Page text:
Swope Health

Hep C Testing and Treatment: Be aware

With the month of May rapidly approaching, Swope Health asks you to take a pause from your usual springtime activities to get tested for Hepatitis C.

May is the month designated for Hep C Awareness by the Centers for Disease Control and Prevention. Here are some important things to know about Hep C:

  • The Hepatitis C virus is one of the most significant health problems affecting the liver. More than half of the individuals diagnosed with Hep C will develop chronic infection. Hep C is the most common reason for needing a liver transplant in the United States.
  • There are an estimated 2.2 million people living with the disease, and many may not experience any symptoms of disease. Nearly 40 percent of people with Hep C do not know they are infected.
  • Baby boomers (born between 1945 – 1965) make up about 75 percent of those positive for the virus.
  • Deaths from Hep C are highest in Black people and American Indian or Alaska natives.

Swope Health offers Hep C testing, which the CDC recommends for everyone age 18 or older. Additionally, you should continue to get routine testing if you have Hep C risk factors, which include HIV infection, injection drug use, recent incarceration or if you are receiving dialysis.

The Hepatitis C virus spreads by contact with the blood of an infected person. It can be transmitted in birth, by sharing drug-injection devices, sex with an infected person or even by unregulated tattoos or piercings.

Most people infected with Hep C virus don’t have symptoms or look or feel sick. If you have Hep C, you can spread it to other people even if you don’t have any symptoms.

There is no vaccination to prevent Hep C, but there is a treatment that can cure the disease. Swope Health is a leader in delivering Hep C treatment and has cured more than 300 people over the last four years.

In 2019, Swope Health launched a program for Hepatitis C Treatment. Led by Rachel Melson, Doctor of Nursing Practice and Outreach Clinic Director, this program focused on increasing testing for Hep C, and helping those with Hep C obtain treatment. She serves on the Advisory Committee for the National Viral Hepatitis Roundtable and is a subject matter expert in Hepatitis C for the National Healthcare for the Homeless Council.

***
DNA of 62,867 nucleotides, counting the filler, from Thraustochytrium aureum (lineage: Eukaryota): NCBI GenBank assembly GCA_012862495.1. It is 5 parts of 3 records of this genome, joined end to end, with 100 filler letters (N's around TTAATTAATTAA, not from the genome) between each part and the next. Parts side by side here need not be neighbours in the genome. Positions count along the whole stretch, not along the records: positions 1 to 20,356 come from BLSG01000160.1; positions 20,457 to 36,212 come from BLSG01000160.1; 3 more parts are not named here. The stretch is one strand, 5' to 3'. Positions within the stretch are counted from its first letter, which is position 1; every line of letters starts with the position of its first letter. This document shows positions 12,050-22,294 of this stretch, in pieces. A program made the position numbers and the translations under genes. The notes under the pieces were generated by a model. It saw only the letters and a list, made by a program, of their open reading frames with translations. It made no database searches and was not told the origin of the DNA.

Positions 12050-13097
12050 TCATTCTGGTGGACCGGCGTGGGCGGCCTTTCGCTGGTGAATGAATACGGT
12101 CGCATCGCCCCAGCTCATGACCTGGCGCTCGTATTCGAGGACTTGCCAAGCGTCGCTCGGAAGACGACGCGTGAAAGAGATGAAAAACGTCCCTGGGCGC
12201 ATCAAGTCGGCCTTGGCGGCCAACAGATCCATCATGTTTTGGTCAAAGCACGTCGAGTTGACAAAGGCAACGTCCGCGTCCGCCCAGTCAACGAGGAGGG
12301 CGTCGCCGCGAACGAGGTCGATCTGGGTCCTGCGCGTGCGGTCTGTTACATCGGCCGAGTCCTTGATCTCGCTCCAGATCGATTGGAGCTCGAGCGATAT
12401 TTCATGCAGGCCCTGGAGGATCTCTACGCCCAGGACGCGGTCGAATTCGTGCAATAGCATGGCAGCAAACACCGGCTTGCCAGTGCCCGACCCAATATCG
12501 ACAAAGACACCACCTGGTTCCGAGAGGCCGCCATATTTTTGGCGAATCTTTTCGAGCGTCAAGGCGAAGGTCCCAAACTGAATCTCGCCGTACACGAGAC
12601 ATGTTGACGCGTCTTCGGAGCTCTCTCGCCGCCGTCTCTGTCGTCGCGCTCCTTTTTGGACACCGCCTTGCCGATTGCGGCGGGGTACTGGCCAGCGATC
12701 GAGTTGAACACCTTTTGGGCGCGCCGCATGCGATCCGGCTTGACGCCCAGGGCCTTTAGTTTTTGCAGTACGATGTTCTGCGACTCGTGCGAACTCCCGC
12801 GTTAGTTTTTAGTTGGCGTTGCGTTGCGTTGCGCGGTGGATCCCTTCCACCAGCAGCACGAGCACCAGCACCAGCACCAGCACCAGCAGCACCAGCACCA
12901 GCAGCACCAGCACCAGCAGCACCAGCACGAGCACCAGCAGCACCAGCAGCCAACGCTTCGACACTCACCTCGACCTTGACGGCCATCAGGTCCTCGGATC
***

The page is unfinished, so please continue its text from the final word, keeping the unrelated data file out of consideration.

The current treatment is an antiviral drug, a pill that is taken once a day for 8-12 weeks. These antiviral drugs are more than 90 percent effective in curing the disease. “Cured” means the patient has no active Hep C virus in the body three months after finishing the treatment.

The current program offers nurse care management to support patients with high risk or additional complexity from other health issues. A nurse care manager works with each patient in an individual plan to address their specific needs.

“We rarely get to use the word ‘cure’ in medicine,” she said. “But this is such an effective treatment that we have actually been able to cure Hepatitis C. And we could see it eradicated in our lifetimes.”

 

Hepatitis C and YOU

Anyone who has tested positive for Hepatitis C can call Swope Health to participate in the program – regardless of insurance coverage or ability to pay. For more information, call the Hep C Nurse at 816-321-3604.

If you are unsure of your Hep C status, you can ask to be screened at Swope Health. All adults age 18 and older should be tested at least once and continue to get routine testing if they have risk factors or conditions including HIV infection, injection drug use, recent incarceration or are receiving dialysis.

 

The ABCs of Hepatitis

The CDC offers explanations of the primary types of viral hepatitis: A, B and C.

 

Hepatitis A is a contagious liver infection, caused by the Hepatitis A virus. The virus can make you sick, and you can spread the virus. There is a vaccination for Hepatitis A, and numbers of cases have declined dramatically. People who are at the greatest risk of Hepatitis A are those who use drugs, experience homelessness, have liver disease, or are or recently were in jail. In addition, men who have sex with men are also at risk.

 

Hepatitis B is a liver disease caused by the Hepatitis B virus. People who are infected can have lifelong infection, and over time, the disease can cause serious liver damage or cancer. Hepatitis B is preventable with a vaccine, which is recommended for all infants at birth. This disease is most common in Asia, the Pacific Islands and Africa.

 

Hepatitis C is a liver disease caused by the Hepatitis C virus. Most people who are infected will have lifelong infection, which can cause serious problems including liver disease or liver failure, or cancer. This disease spreads through contact with blood from an infected person. Most people become infected by sharing needles or syringes in injected drug use. There may not be symptoms of disease. There are an estimated 2.4 million people living with the disease, and many may not know they are infected as they may not have symptoms. Baby boomers (born between 1945 – 1965) make up about 75 percent of those positive for the virus.

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